In reviewing the more than 2,600 bills introduced in the 2023 Legislative Session, I have come across a number of bill sections that could benefit from additional explanation. What I mean by that is that some sections at the end of bills, called “plus sections,” should not just merely make a statement, or a finding and declaration.
Instead, those sections should contain a brief statement that justifies the legislative statement. What is an example that shows what I am referring to? One standard plus section is when the Legislature wants to apply a proposed statute to both general and charter cities.
Some bills simply include the legislative finding and declaration that they want it to apply to all cities. The following is an example of that standard language:
The Legislature finds and declares that Section 1 of this act adding Section 65960.1 to the Government Code address a matter of statewide concern rather than a municipal affair as that term is used in Section 5 of Article XI of the California Constitution. Therefore, Section 1 of this act applies to all cities, including charter cities.
On the other hand, some bills contain an explanation of why the legislative is making a finding and declaration that the proposed statute should apply to all cities. The following is an example of this standard language with explanation (in bold italics):
The Legislature finds and declares that to lower the cost of housing production by reducing unnecessary parking requirements is a matter of statewide concern and is not a municipal affair as that term is used in Section 5 of Article XI of the California Constitution. Therefore, Section 1 of this act adding Section 65863.3 to the Government Code applies to all cities, including charter cities.
There are several other examples from recently-introduced legislation in the 2023 Session that contain explanations, rather than just a statement. The following are examples of standard language with explanations (in bold italics):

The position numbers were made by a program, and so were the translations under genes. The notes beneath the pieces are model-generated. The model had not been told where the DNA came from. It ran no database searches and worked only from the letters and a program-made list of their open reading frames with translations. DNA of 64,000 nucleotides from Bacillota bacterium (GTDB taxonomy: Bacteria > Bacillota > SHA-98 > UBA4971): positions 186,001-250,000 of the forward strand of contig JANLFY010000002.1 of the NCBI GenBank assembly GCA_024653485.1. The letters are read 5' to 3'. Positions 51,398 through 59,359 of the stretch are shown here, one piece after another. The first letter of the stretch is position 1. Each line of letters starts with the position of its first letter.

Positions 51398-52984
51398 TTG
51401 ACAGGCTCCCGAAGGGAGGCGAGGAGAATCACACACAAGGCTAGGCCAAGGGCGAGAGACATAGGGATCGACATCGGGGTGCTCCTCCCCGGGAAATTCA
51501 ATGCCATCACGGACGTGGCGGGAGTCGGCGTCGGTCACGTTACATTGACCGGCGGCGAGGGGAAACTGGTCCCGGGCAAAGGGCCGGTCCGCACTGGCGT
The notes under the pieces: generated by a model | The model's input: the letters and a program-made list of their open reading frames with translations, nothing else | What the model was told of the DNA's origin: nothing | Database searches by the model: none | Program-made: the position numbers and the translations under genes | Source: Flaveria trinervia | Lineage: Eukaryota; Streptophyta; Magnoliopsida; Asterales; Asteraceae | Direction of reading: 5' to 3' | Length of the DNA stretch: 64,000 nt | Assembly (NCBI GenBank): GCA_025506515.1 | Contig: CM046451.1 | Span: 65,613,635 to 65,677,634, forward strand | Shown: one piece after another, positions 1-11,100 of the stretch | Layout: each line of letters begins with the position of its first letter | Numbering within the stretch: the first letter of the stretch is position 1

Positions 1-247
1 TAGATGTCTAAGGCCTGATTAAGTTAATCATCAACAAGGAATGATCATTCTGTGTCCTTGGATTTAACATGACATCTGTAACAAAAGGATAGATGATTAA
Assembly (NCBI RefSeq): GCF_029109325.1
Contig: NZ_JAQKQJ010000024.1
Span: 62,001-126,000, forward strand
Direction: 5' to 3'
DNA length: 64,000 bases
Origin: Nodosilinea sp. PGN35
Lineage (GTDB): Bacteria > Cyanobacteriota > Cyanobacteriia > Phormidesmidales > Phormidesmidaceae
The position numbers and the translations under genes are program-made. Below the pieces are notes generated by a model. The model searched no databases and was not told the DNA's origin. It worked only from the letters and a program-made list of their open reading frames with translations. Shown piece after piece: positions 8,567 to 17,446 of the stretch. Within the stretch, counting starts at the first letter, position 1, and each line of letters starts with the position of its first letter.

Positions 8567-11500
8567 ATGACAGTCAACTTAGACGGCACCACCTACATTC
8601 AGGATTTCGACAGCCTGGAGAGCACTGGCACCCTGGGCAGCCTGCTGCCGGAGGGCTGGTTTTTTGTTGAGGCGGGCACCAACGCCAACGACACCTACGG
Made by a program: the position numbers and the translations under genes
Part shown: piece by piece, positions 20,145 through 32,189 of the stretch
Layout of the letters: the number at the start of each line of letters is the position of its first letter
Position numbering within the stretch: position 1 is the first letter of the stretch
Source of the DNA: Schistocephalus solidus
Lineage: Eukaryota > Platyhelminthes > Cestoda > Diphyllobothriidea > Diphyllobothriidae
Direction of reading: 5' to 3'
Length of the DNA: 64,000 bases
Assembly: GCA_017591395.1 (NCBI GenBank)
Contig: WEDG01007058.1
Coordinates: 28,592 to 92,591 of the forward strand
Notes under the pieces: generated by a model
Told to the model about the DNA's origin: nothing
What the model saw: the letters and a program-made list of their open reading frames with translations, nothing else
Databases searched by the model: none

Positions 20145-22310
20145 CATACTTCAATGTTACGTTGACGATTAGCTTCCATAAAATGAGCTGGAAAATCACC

No reimbursement is required by this act pursuant to Section 6 of Article XIII B of the California Constitution because a local agency or school district has the authority to levy service charges, fees, or assessments sufficient to pay for the program or level of service mandated by this act, within the meaning of Section 17556 of the Government Code.
The Legislature finds and declares that the addition of Division 6 (commencing with Section 33300) to Title 3 of the Government Code by this act serves a public purpose and does not constitute a gift of public funds within the meaning of Section 6 of Article XVI of the California Constitution by incentivizing and attracting small-budget independent film and television production to the San Diego region, which will bring economic growth, jobs, and internships to San Diego residents.
As opposed to the first example, which did not include any explanatory information, the other examples cited tell the reader, such as the judiciary, the purpose of the legislative finding or why a particular provision is required. The later examples represent the better approach to take in drafting so that there is no ambiguity or lack of justification for any legislative determinations required by the bill’s statutory provisions.
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